Save your money: These are the toys most often abandoned right after Christmas

Photo by __ drz __ on Unsplash
Photo by __ drz __ on Unsplash

"It's the most wonderful time of the year", or so goes the song, but for many parents trying to find (and afford) the presents their kids are asking for it is just stressful.

While some of us outsource the list of demands to the man in red, grandparents or child-free relatives, as a parent we feel responsible for our children's happiness.

So we go out of our way (and often max out our bank accounts) to get them the perfect gift. But, I'm sure we all have stories of how a gift was not as well-received as expected.  

This might be one reason why parents start listing abandoned toys for sale on various online platforms so soon after Christmas day.

This is so common, in fact, that according to Gumtree Marketing Manager Estelle Nagel, can easily spot which toys didn’t live up to the hype by analyzing the listings on the site.

And it's not just random toys: Nagel provided us with a list of the most frequently abandoned gifts and some of the brands we spotted surprised us. 


Adorable (or creepy, depending on your views of these creatures), Hatchimals offer short lived excitement, and are listed for between R250 and R500 each within days of hatching.

At R800-R1000 a pop, this might not be the best way to indulge your kids at Christmas. 


The fun lies in customising these pricey teddies, so Nagel recommends assembling the bear with your kids, and then buying the accessories secondhand on Gumtree.

"You can pick up wardrobes full of shoes, sunglasses and clothes for your bears for a tenth of the price," she told us. 


As incredibly popular as Lego is, it seems that once a kit has been assembled the novelty wears off.

Nagel says that pieces invariably go missing, so the good news is that you can often buy secondhand Lego in bulk as incomplete sets with a much smaller price tag.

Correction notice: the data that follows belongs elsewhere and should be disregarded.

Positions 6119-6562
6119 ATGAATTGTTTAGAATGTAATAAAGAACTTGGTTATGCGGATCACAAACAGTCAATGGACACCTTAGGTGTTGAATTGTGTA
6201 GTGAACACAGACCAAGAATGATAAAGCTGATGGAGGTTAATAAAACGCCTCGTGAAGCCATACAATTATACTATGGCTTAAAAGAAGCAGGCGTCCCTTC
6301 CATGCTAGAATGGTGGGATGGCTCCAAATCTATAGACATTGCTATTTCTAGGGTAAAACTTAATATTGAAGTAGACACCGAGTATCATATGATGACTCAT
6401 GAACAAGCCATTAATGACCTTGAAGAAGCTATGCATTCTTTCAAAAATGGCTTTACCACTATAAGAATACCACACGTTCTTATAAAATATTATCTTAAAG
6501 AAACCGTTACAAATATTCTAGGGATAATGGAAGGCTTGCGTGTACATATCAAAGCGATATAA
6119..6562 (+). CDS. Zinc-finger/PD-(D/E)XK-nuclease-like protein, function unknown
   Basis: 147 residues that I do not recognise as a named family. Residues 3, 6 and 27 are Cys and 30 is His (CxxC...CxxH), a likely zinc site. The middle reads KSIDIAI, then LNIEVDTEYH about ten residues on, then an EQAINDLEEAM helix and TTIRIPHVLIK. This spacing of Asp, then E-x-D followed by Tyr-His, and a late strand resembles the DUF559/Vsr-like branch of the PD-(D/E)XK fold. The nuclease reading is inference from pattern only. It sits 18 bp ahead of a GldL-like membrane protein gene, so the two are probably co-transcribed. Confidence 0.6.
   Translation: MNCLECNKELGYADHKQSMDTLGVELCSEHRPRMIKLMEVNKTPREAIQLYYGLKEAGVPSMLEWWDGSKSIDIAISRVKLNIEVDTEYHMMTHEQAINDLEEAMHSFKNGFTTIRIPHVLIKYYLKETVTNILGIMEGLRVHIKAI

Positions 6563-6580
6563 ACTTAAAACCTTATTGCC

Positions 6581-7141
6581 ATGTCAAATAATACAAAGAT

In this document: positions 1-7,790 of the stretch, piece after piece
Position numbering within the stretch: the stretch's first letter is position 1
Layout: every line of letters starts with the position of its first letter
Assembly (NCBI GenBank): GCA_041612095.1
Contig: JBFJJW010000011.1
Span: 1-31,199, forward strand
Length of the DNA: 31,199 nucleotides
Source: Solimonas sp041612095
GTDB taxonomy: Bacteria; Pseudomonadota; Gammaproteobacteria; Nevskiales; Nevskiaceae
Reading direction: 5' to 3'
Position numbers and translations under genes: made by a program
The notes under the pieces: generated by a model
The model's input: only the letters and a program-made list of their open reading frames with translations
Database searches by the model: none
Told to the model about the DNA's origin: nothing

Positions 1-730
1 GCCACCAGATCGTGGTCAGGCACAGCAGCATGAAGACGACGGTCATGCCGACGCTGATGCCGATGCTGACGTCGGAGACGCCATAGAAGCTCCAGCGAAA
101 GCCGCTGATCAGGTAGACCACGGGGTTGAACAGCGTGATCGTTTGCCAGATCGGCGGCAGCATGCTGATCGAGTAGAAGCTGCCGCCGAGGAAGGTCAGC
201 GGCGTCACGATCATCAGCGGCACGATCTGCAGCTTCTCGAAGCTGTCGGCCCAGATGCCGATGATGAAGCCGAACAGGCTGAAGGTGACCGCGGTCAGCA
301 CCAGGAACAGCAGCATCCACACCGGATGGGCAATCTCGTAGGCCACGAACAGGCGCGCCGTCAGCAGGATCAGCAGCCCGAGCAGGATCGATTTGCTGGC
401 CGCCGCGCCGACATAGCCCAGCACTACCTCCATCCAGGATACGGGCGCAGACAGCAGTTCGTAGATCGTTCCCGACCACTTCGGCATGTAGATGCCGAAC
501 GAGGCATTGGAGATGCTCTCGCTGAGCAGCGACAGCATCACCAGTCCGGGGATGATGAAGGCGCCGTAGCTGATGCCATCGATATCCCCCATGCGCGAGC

Battery-powered cars

Car enthusiast parents shell out thousands for mini Ferraris and BMWs, Nagel says, but they often end up for sale soon after.

"The batteries need to be replaced, kids lose interest or simply outgrow them," she told Parent24. 


"Last year we had dozens listed by Boxing Day for half price," Nagel reports. She says the reason is unknown, but reports of injuries and accidents might be behind the steep abandonment rates.

So what to buy then?

Nagel says there are a few tips parents should deploy before shelling out on big presents.

"Kids outgrow toys quickly. Before committing to a big-ticket item, shop secondhand," she advises.

You can teach healthy money habits by having your child sell their old toys to buy new ones, or make a point of donating or repairing old toys rather than throwing them out, she says.

Buy a bargain now

We did a quick Gumtree search and found Build a Bear creatures from as little as R80, with sets of accessories on offer from as low as R180. 

There is a wide range of Lego kids currently available, with most listed at about half the new retail price.

Plenty of hoverboards are on offer too, but at a still hefty price of a few thousand rand.

We also found used Hatchimals from around R250, with "Played with ONCE" stressed by the seller, perhaps indicative of how quickly kids lose interest once the toy is revealed. 

Another item listed as "hardly used" is a number of battery-powered cars, but they're still pricey at several thousand rand for a used car. 

What are your top toy picks for 2019? Share with us! 


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Read more:

Top local CEOs say employers need to work harder to retain mothers in the workplace 

#MaintenanceMatters: Everything you need to know about child maintenance

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